Morse Taper Dimensions

The most common Taper in use on the Lathe is the Morse Taper.

Although there are many other types of Taper in use, these are generally for use in Mechanical and Precision Engineering Disciplines, such as Collet Chucks for Milling, and therefore not often encountered by the Woodturner.

Morse Taper Dimensions Table

The Standard Dimensions for the various Sizes of the Morse Taper Shank are given below.

Taper SizeØ D1Ø D2Taper/FtTaper/InchAngle AL

All dimensions are in inches with Metric [mm] equivalents for major dimensions.

Morse Taper Dimensions

D1 = Large End of Taper Diameter.

D2 = Small End of Taper Diameter.

A  = Angle of Taper. (Morse Taper Angle in Degrees)

L  = Length of Morse Taper Section.

The Overall Length of the Morse Taper will depend on individual designs from the Manufacturers. 

Morse Taper Dimensions Chart in Image Format

Here’s the same table as above but in image format for easier sharing/printing:

Morse Taper Dimensions Table

How to Measure a Morse Taper

To identify the size of a Morse taper, you can use a Morse taper gauge or a set of Morse taper shanks.

Related Post:  Ornamental Turning Today

A Morse taper gauge is a tool that is designed specifically for measuring the size of a Morse taper.

It consists of a series of pins with tapered ends that match the various sizes of Morse tapers.

To use a Morse taper gauge, you simply insert the appropriate pin into the taper and see how far it goes in.

The size of the taper is determined by the pin that fits the best.

Alternatively, you can use a set of Morse taper shanks to determine the size of a Morse taper.

Morse taper shanks are tapered rods that are designed to fit into a Morse taper.

Each shank is labeled with the size of the taper that it fits.

To use a set of Morse taper shanks, you simply try each shank in the taper until you find the one that fits the best.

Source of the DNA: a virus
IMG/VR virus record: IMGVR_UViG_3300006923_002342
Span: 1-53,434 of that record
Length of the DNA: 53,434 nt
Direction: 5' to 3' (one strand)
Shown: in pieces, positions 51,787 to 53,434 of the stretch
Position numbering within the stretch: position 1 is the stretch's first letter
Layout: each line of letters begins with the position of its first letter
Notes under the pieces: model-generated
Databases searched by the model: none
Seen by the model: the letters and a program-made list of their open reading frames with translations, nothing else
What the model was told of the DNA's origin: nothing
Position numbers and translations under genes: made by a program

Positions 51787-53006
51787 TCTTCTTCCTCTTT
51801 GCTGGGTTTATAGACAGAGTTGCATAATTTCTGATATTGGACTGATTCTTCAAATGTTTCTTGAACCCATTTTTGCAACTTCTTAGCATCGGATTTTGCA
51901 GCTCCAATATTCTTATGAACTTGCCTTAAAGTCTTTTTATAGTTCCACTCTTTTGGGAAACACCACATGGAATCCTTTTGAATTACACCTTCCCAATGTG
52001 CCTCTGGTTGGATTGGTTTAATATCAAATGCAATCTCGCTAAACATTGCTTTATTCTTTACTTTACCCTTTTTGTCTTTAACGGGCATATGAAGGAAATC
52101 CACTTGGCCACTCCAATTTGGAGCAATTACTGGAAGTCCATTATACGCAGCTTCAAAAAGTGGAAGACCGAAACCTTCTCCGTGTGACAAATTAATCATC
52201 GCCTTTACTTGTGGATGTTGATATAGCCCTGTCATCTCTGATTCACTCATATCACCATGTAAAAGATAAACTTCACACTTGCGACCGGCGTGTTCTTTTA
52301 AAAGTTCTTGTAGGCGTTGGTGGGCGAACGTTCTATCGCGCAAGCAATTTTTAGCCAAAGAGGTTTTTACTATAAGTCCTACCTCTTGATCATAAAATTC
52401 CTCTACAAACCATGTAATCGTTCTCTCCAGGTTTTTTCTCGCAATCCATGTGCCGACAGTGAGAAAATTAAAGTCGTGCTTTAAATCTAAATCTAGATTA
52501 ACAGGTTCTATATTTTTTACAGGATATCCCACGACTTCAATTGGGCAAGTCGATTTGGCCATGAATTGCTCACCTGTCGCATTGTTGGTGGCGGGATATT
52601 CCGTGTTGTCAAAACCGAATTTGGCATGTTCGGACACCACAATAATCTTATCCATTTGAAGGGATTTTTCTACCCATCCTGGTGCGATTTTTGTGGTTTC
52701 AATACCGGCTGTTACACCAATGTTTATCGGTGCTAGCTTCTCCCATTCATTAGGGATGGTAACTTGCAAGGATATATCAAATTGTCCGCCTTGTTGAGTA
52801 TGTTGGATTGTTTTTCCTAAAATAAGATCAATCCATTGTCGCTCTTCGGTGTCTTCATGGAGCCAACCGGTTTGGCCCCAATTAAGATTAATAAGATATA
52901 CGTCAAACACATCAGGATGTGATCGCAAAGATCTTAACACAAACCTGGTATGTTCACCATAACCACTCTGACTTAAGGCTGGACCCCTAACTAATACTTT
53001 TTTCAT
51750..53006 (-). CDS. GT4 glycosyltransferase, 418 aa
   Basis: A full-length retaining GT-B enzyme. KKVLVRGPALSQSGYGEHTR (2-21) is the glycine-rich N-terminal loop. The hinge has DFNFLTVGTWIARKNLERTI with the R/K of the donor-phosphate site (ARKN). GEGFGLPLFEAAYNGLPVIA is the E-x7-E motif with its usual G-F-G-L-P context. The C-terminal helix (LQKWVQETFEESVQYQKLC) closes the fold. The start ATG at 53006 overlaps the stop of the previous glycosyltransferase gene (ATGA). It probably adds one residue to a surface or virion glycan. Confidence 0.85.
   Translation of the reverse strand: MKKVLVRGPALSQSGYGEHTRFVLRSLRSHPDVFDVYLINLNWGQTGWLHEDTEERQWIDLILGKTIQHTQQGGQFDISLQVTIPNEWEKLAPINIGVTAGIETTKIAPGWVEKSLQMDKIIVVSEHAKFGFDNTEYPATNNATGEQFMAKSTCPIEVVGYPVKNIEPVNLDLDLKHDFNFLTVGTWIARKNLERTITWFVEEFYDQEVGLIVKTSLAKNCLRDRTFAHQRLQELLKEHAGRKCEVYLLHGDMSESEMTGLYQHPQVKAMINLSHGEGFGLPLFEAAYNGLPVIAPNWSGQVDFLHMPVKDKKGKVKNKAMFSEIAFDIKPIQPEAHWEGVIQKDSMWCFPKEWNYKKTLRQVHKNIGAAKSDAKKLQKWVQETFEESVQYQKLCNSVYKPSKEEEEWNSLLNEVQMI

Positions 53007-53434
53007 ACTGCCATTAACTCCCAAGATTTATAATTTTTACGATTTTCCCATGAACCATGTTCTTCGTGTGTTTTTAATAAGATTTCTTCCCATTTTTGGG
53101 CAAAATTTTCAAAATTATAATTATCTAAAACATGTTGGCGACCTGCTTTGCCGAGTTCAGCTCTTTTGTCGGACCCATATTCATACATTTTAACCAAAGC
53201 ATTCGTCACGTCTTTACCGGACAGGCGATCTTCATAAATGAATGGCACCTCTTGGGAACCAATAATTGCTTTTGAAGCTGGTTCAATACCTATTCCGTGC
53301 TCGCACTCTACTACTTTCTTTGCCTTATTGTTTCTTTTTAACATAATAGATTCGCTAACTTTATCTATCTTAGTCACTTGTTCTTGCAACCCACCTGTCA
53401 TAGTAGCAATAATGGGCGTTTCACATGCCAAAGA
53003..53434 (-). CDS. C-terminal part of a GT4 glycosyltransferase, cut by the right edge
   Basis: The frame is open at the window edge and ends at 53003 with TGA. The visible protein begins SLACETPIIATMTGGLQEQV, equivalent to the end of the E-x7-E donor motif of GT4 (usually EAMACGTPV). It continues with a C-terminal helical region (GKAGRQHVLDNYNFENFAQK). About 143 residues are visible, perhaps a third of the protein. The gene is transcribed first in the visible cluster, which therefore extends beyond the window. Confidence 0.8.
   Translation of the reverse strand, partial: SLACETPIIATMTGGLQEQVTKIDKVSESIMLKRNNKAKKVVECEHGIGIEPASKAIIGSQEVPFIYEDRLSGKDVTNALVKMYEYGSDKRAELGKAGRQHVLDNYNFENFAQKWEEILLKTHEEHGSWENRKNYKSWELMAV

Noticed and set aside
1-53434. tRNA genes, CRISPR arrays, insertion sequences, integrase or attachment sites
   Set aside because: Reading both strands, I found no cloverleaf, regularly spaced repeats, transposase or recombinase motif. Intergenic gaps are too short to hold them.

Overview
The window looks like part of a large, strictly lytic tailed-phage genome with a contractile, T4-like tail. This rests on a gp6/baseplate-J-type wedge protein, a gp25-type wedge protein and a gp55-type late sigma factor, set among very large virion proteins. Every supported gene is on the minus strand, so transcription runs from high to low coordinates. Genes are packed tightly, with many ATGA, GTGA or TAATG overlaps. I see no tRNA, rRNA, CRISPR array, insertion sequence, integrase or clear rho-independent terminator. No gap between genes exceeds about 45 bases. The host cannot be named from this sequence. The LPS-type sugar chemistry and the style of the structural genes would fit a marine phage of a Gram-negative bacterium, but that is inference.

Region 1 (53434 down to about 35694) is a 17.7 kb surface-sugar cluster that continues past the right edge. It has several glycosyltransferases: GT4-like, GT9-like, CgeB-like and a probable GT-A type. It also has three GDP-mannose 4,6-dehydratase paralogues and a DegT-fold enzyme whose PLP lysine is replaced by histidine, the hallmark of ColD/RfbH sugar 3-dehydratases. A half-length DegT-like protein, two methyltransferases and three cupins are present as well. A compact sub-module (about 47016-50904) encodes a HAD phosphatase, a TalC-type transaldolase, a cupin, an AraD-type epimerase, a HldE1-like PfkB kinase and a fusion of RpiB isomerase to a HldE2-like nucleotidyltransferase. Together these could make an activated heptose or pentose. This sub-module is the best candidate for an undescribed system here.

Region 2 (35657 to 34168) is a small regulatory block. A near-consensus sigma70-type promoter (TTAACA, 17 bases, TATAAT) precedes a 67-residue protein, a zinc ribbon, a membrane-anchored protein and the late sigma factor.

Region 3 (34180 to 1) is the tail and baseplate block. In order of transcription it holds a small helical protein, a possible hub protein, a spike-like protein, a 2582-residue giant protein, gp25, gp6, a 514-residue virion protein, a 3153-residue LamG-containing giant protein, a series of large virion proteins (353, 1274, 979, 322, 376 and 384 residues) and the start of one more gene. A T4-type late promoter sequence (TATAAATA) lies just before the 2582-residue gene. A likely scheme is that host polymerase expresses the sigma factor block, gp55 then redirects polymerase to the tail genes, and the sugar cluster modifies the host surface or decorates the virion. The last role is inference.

The size of the taper is determined by the shank that fits the best.

It is important to note that both of these methods only work if the Morse taper is undamaged and in good condition.

If the taper is damaged or worn, it may not fit the gauge or shanks correctly, and the size may be difficult to determine.

In this case, it may be necessary to measure the taper directly using a caliper or other precision measuring tool.

Checking the Morse Taper Size

The following is a video on how to measure your morse taper by after removing the chuck of the drill press:

Morse Cone Dimensions

A Morse cone is a type of mechanical component that is used to transmit power between two shafts that are not collinear.

Related Post:  Woodturning Lathe Speeds - Complete Guide

It consists of a tapered sleeve that fits over a tapered shaft, with a flange on one end that is used to secure the cone in place.

The dimensions of a Morse cone will depend on the specific application and the size of the shafts that it is being used with.

Some common dimensions for Morse cones include:

  • Diameter of the smaller end: This is the diameter of the end of the cone that fits over the smaller shaft. It is typically measured in millimeters or inches.
  • Diameter of the larger end: This is the diameter of the end of the cone that fits over the larger shaft. It is typically measured in millimeters or inches.
  • Length: This is the length of the cone, measured along the axis of the tapered shaft. It is typically measured in millimeters or inches.
  • Taper: This is the rate at which the diameter of the cone increases or decreases along its length. It is typically expressed as a ratio, such as 1:10, which means that the diameter of the cone increases by 1 unit for every 10 units of length.

It is important to choose a Morse cone with the correct dimensions for your application to ensure that it fits properly and transmits power effectively.

Leave a Reply

Your email address will not be published. Required fields are marked *

Recent Posts